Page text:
How to Can Those Extra Garden Tomatoes

With a little practice, this easy old-school food-preserving technique can keep your family enjoying the tastes of summer all through the winter.

August 20, 2009

You can do it: Preserve some of your tomatoes now, and you'll be glad later.

RODALE NEWS, EMMAUS, PA—There's been a huge movement this year to growing your own food; even the White House started an organic garden! If you're one of the many new gardeners on the market, you may be up to your knees in juicy tomatoes this time of the year—and wondering what exactly you should do with them (assuming the blight that struck earlier in the year didn't wreck your crop). Canning some of those tomatoes is a great solution to a backyard tomato surplus. So we spoke with Aimee Good, CSA farmer at Quiet Creek Farm, a commnity-supported agriculture program at the Rodale Institute in Pennsylvania, to give us step-by-step directions and tips. Good promises that canning is pretty easy, once you get the hang of it. Ready to give it a try? Here's what you'll need for water-bath canning, which is commonly used for high-acid foods like tomatoes.



• A large pot with a lid, or a canner (available online at places like Lehman's)

• Glass canning jars, lids, and screwbands (commonly available at grocery stores and online)

• A jar funnel, to fill jars easily and cleanly

Tomato prep:

• If you'd like, you can peel the skins before canning, but you don't have to. If you opt to skin your 'maters, dip them first in boiling water to loosen the skins, then plunge them in cold water. Drain, peel, and core. "I prefer to not peel or remove seeds from my tomato products, except perhaps for tomato soup, for which I use a food mill," says Good. "It makes them much easier to process, and we never mind eating the seeds and skins."

Jar prep:

• To sterilize your canning jars, see the Nickel Pincher's canning recipes.

How to can quartered tomatoes:

• Start with only perfect tomatoes. Cut into quarters. Cut out cores. Place in pot, and cook over medium heat until level of juice meets level of tomatoes.

• Pack into hot, sterilized jars, leaving ½ inch of headspace. Add acid to jars to ensure high levels: For quart jars, add 4 teaspoons of lemon juice OR 2 tablespoons of vinegar OR ½ teaspoon citric acid per jar. Use half as much per pint jar.

• Wipe rims clean then close jars with hot, sterilized lids. Place into a boiling-water bath for 40 minutes for pint jars, 45 minutes for quart jars, according to the USDA (the water should stay boiling the whole time). If you live at an altitude above 1,000 feet, you'll have to add more time five to 15 minutes to the process, according to USDA. "I make lots of these and use them for soups and stews all winter long," Good explains.

Recipe: Aimee's Great Pasta Sauce for canning:

• Use paste tomatoes from the garden; they have lots of meat and little juice. You can avoid needing to cook the sauce down for a day or so by using roasted tomatoes to thicken it. To roast them, cut the tomatoes in half and place on baking trays, cut-side down. Roast in a 350-degree oven for 20 to 25 minutes, until the skin is wrinkled but before it is browned. Drain the juice.

• Puree tomatoes in food processor. This will give you a nice thick tomato paste from the beginning, and roasting also enhances the flavor. "If you want to remove skins, you can easily peel them from roasted tomatoes, but I find that they become fairly well pureed in the food processor," says Good.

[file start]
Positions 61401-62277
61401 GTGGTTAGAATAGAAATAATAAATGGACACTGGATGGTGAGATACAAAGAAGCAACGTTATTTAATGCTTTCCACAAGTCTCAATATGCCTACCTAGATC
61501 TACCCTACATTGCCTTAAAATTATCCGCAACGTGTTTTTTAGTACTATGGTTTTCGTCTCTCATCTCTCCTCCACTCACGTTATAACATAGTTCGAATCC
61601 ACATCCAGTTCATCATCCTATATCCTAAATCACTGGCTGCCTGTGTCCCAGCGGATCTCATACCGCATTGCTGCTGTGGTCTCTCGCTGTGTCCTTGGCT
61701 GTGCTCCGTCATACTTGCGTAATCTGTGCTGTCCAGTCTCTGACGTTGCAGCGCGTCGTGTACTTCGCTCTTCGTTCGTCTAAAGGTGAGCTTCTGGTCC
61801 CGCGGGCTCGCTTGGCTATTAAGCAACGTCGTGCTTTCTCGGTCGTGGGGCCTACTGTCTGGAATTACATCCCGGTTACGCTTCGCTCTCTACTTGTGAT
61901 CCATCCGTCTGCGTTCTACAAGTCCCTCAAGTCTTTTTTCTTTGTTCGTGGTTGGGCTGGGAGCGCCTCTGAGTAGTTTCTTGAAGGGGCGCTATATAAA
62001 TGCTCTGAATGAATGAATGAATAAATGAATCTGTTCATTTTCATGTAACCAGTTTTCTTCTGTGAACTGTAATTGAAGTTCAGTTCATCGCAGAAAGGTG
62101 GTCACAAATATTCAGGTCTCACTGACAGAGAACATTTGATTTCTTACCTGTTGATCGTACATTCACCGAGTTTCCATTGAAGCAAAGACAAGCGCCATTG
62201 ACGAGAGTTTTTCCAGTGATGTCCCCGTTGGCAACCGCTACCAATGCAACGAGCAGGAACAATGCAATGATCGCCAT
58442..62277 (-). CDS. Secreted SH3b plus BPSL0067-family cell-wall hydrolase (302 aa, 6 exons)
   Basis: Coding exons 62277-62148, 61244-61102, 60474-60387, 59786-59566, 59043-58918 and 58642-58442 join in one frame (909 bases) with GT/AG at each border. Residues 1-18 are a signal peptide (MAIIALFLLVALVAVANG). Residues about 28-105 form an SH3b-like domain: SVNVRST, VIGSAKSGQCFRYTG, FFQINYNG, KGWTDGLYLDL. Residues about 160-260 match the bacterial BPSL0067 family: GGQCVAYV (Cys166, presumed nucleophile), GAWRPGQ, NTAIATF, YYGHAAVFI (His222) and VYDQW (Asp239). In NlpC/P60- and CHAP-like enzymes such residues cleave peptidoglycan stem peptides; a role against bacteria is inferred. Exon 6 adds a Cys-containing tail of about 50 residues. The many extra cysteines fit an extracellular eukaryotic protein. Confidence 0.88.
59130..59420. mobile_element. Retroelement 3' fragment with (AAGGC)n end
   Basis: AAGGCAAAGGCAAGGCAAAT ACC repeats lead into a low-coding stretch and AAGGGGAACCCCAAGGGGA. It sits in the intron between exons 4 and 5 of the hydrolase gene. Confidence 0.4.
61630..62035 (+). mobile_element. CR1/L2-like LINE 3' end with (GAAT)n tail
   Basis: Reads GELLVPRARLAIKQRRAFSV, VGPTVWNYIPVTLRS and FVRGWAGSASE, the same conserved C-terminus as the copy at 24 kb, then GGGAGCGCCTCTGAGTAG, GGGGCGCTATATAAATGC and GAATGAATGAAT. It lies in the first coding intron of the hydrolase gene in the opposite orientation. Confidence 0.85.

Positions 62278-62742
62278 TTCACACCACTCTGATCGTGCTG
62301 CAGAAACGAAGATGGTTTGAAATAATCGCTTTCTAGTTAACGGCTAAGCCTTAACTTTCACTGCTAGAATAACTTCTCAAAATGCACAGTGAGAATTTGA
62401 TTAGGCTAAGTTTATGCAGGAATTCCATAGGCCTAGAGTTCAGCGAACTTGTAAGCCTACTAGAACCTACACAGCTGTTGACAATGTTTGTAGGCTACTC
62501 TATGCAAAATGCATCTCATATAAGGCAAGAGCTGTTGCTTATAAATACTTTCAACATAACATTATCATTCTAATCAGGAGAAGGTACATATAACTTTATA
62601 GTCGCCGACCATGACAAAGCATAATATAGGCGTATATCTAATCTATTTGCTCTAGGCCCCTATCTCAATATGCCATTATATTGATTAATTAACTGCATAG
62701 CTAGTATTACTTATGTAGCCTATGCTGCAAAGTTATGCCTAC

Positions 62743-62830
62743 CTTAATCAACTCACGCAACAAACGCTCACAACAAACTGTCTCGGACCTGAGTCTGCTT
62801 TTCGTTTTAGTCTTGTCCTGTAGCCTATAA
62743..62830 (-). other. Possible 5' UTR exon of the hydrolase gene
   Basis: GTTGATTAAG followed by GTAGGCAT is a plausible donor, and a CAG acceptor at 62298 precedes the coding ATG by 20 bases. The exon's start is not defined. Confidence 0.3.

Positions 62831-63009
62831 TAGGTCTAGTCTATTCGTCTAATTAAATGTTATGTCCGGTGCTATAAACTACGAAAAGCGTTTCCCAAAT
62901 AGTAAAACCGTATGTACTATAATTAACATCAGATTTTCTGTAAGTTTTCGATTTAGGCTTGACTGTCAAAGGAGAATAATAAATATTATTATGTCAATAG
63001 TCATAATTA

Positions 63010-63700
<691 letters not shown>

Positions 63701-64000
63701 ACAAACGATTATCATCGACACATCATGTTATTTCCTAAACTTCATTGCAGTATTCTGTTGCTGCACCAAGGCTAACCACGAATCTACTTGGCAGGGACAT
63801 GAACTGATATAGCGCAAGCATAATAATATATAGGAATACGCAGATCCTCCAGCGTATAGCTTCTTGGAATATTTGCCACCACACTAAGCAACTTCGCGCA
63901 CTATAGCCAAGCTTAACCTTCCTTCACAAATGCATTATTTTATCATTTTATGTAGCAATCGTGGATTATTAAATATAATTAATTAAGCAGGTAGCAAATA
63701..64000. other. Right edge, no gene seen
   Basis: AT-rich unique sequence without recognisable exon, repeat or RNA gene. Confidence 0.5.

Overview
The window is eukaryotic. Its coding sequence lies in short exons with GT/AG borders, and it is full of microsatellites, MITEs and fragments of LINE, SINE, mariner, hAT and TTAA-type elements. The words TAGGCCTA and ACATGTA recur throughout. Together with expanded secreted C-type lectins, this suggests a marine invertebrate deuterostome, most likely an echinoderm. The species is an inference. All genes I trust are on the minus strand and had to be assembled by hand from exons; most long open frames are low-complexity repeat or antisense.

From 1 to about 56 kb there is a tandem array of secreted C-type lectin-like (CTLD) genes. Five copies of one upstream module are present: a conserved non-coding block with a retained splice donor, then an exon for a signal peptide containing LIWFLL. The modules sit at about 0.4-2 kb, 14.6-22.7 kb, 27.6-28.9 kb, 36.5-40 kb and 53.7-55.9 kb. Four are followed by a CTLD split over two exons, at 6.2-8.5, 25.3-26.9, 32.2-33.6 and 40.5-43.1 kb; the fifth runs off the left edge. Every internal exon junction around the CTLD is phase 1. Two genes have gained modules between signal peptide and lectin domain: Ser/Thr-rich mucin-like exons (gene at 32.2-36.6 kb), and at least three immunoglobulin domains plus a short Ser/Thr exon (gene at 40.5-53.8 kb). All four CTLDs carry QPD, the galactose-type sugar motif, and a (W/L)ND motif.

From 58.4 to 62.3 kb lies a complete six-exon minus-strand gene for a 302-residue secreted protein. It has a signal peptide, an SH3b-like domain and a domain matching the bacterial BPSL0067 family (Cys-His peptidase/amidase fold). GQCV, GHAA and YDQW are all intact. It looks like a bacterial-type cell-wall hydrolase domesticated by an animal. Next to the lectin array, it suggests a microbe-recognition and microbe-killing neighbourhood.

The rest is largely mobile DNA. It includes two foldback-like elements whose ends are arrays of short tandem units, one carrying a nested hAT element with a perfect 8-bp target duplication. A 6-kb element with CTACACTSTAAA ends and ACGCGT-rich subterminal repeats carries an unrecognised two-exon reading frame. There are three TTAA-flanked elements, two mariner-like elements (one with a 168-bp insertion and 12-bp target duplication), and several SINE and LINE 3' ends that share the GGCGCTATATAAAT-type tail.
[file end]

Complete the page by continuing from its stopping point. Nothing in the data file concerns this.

• Add salt, pepper, chopped herbs, and the seasonings of your choice. Good likes to add red wine and a dash of Worcestershire sauce.

How to can Aimee's Great Pasta Sauce:

• Place sauce in sterilized jars, leaving ½ inch of headspace, and process in a boiling-water bath for 45 minutes. "Salsas, ketchups, chili sauce, tomato soup, tomato paste…there are many possibilities with this most beloved fruit," she says. For more recipes, she suggests the book Stocking Up III: The All-New Edition of America's Classic Preserving Guide(Rodale, 1986). You can also find more information for free by downloading the
USDA's Canning Guide

Aimee's Inside Canning Tips:

• Certain foods, such as pasta sauce, can be prepared one day, cooled and refrigerated overnight, and then canned the next day. Be sure to reheat the food to boiling before attempting to can or you will break the jars.

• Have plenty of time, a clean workspace, and everything you need before you begin.

• Check lids after jars have cooled. Try one of the following methods to test the jar seal after cooling the jars for 12 to 24 hours: Remove the screw bands and press the center of the lid; if it springs up, the lid isn't sealed. Or, you can tap the lid with a teaspoon; if it makes a dull sound, it is not sealed. If it’s correctly sealed, it will make a high-pitched ringing sound.

• Remove screwbands from the jars before storing the food. This way if something did not work and spoils, the lid will be pushed off as it ferments. (Better than exploding jars.)

• Store jars in a cool, dark place for optimum nutrient retention. Ideal temp is 50 to 60 degrees F.

• Don’t discard the liquid in the jars after eating the food, as some of the nutrients from the fruit/vegetables are in the liquid. Use vegetable liquid for soups, fruit liquid for smoothies. "I like to reuse my pickle liquid to make pickled eggs—a great snack. Just hard-boil eggs and put in the jar with pickle juice. Store in fridge. After a few days, you will have a pickled egg. Eat with salt and mustard!"

• Label your jars. There is often a place on the lid.

• You can reuse screwbands from year to year, but you should definitely buy new lids.

• Buy a good book on canning to help you along, and/or work with an experienced friend. Start with foods that you buy often, or that your family especially enjoys.